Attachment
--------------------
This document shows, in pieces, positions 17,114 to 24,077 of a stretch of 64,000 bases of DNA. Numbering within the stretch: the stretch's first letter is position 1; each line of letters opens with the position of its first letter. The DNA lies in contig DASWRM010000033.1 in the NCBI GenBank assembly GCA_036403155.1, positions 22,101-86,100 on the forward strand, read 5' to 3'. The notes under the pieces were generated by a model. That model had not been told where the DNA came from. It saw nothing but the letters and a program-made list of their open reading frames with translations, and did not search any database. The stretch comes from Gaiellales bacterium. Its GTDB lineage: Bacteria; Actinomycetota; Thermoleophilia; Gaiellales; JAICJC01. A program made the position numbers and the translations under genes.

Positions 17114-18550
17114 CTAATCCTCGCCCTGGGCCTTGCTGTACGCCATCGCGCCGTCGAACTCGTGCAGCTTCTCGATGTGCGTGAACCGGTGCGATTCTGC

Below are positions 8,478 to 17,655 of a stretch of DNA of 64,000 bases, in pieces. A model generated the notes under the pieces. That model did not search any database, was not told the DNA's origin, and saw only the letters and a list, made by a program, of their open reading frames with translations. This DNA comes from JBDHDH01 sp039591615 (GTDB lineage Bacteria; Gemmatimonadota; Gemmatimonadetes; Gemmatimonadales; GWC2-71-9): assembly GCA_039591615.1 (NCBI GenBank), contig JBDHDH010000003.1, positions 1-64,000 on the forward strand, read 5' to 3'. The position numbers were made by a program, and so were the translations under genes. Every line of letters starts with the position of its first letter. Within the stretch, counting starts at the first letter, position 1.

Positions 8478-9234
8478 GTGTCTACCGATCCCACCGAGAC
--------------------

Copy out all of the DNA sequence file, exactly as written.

This document shows, in pieces, positions 17,114 to 24,077 of a stretch of 64,000 bases of DNA. Numbering within the stretch: the stretch's first letter is position 1; each line of letters opens with the position of its first letter. The DNA lies in contig DASWRM010000033.1 in the NCBI GenBank assembly GCA_036403155.1, positions 22,101-86,100 on the forward strand, read 5' to 3'. The notes under the pieces were generated by a model. That model had not been told where the DNA came from. It saw nothing but the letters and a program-made list of their open reading frames with translations, and did not search any database. The stretch comes from Gaiellales bacterium. Its GTDB lineage: Bacteria; Actinomycetota; Thermoleophilia; Gaiellales; JAICJC01. A program made the position numbers and the translations under genes.

Positions 17114-18550
17114 CTAATCCTCGCCCTGGGCCTTGCTGTACGCCATCGCGCCGTCGAACTCGTGCAGCTTCTCGATGTGCGTGAACCGGTGCGATTCTGC

Below are positions 8,478 to 17,655 of a stretch of DNA of 64,000 bases, in pieces. A model generated the notes under the pieces. That model did not search any database, was not told the DNA's origin, and saw only the letters and a list, made by a program, of their open reading frames with translations. This DNA comes from JBDHDH01 sp039591615 (GTDB lineage Bacteria; Gemmatimonadota; Gemmatimonadetes; Gemmatimonadales; GWC2-71-9): assembly GCA_039591615.1 (NCBI GenBank), contig JBDHDH010000003.1, positions 1-64,000 on the forward strand, read 5' to 3'. The position numbers were made by a program, and so were the translations under genes. Every line of letters starts with the position of its first letter. Within the stretch, counting starts at the first letter, position 1.

Positions 8478-9234
8478 GTGTCTACCGATCCCACCGAGAC